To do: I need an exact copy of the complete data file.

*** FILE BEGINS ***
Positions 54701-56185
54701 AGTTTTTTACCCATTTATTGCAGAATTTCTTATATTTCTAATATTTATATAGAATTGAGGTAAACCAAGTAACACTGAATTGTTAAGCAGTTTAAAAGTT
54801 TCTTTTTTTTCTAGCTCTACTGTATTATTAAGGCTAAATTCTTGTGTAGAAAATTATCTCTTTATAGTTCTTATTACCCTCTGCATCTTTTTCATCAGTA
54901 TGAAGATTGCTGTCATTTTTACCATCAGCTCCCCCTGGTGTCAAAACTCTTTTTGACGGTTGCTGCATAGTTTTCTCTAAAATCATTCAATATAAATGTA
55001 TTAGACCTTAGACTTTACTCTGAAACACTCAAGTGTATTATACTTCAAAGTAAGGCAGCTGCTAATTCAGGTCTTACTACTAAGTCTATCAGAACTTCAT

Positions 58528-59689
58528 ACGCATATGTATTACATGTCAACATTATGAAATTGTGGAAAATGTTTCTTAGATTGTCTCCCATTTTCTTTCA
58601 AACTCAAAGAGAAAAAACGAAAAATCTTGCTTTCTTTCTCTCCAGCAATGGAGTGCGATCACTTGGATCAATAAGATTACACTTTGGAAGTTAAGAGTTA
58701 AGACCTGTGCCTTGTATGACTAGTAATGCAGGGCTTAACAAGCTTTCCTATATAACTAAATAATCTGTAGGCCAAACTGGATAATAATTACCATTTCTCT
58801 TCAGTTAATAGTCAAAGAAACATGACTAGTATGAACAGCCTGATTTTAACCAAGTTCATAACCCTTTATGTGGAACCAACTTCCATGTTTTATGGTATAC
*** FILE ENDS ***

Positions 54701-56185
54701 AGTTTTTTACCCATTTATTGCAGAATTTCTTATATTTCTAATATTTATATAGAATTGAGGTAAACCAAGTAACACTGAATTGTTAAGCAGTTTAAAAGTT
54801 TCTTTTTTTTCTAGCTCTACTGTATTATTAAGGCTAAATTCTTGTGTAGAAAATTATCTCTTTATAGTTCTTATTACCCTCTGCATCTTTTTCATCAGTA
54901 TGAAGATTGCTGTCATTTTTACCATCAGCTCCCCCTGGTGTCAAAACTCTTTTTGACGGTTGCTGCATAGTTTTCTCTAAAATCATTCAATATAAATGTA
55001 TTAGACCTTAGACTTTACTCTGAAACACTCAAGTGTATTATACTTCAAAGTAAGGCAGCTGCTAATTCAGGTCTTACTACTAAGTCTATCAGAACTTCAT

Positions 58528-59689
58528 ACGCATATGTATTACATGTCAACATTATGAAATTGTGGAAAATGTTTCTTAGATTGTCTCCCATTTTCTTTCA
58601 AACTCAAAGAGAAAAAACGAAAAATCTTGCTTTCTTTCTCTCCAGCAATGGAGTGCGATCACTTGGATCAATAAGATTACACTTTGGAAGTTAAGAGTTA
58701 AGACCTGTGCCTTGTATGACTAGTAATGCAGGGCTTAACAAGCTTTCCTATATAACTAAATAATCTGTAGGCCAAACTGGATAATAATTACCATTTCTCT
58801 TCAGTTAATAGTCAAAGAAACATGACTAGTATGAACAGCCTGATTTTAACCAAGTTCATAACCCTTTATGTGGAACCAACTTCCATGTTTTATGGTATAC